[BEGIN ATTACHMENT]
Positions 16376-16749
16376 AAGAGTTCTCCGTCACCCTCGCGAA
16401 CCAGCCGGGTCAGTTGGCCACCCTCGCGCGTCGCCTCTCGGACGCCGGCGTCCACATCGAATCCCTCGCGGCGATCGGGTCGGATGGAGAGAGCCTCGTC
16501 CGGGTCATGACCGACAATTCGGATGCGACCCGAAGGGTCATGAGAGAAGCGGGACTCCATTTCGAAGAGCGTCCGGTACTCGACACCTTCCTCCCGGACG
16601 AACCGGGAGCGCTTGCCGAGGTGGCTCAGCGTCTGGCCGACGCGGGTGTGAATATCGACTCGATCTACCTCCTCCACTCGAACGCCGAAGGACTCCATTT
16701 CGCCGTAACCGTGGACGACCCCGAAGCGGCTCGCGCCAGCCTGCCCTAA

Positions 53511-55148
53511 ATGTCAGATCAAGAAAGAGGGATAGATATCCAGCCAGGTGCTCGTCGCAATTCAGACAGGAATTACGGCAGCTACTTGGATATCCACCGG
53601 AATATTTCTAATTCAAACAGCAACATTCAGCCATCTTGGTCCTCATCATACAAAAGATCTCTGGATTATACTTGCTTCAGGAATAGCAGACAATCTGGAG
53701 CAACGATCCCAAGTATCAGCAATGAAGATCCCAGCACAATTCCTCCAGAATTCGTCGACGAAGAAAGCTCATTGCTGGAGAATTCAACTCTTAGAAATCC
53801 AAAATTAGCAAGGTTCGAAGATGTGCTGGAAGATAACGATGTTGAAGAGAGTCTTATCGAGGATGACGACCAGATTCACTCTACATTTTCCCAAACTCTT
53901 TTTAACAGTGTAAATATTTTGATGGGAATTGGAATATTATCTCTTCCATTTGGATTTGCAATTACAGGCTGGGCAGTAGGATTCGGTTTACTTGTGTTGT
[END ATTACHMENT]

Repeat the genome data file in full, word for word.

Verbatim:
Positions 16376-16749
16376 AAGAGTTCTCCGTCACCCTCGCGAA
16401 CCAGCCGGGTCAGTTGGCCACCCTCGCGCGTCGCCTCTCGGACGCCGGCGTCCACATCGAATCCCTCGCGGCGATCGGGTCGGATGGAGAGAGCCTCGTC
16501 CGGGTCATGACCGACAATTCGGATGCGACCCGAAGGGTCATGAGAGAAGCGGGACTCCATTTCGAAGAGCGTCCGGTACTCGACACCTTCCTCCCGGACG
16601 AACCGGGAGCGCTTGCCGAGGTGGCTCAGCGTCTGGCCGACGCGGGTGTGAATATCGACTCGATCTACCTCCTCCACTCGAACGCCGAAGGACTCCATTT
16701 CGCCGTAACCGTGGACGACCCCGAAGCGGCTCGCGCCAGCCTGCCCTAA

Positions 53511-55148
53511 ATGTCAGATCAAGAAAGAGGGATAGATATCCAGCCAGGTGCTCGTCGCAATTCAGACAGGAATTACGGCAGCTACTTGGATATCCACCGG
53601 AATATTTCTAATTCAAACAGCAACATTCAGCCATCTTGGTCCTCATCATACAAAAGATCTCTGGATTATACTTGCTTCAGGAATAGCAGACAATCTGGAG
53701 CAACGATCCCAAGTATCAGCAATGAAGATCCCAGCACAATTCCTCCAGAATTCGTCGACGAAGAAAGCTCATTGCTGGAGAATTCAACTCTTAGAAATCC
53801 AAAATTAGCAAGGTTCGAAGATGTGCTGGAAGATAACGATGTTGAAGAGAGTCTTATCGAGGATGACGACCAGATTCACTCTACATTTTCCCAAACTCTT
53901 TTTAACAGTGTAAATATTTTGATGGGAATTGGAATATTATCTCTTCCATTTGGATTTGCAATTACAGGCTGGGCAGTAGGATTCGGTTTACTTGTGTTGT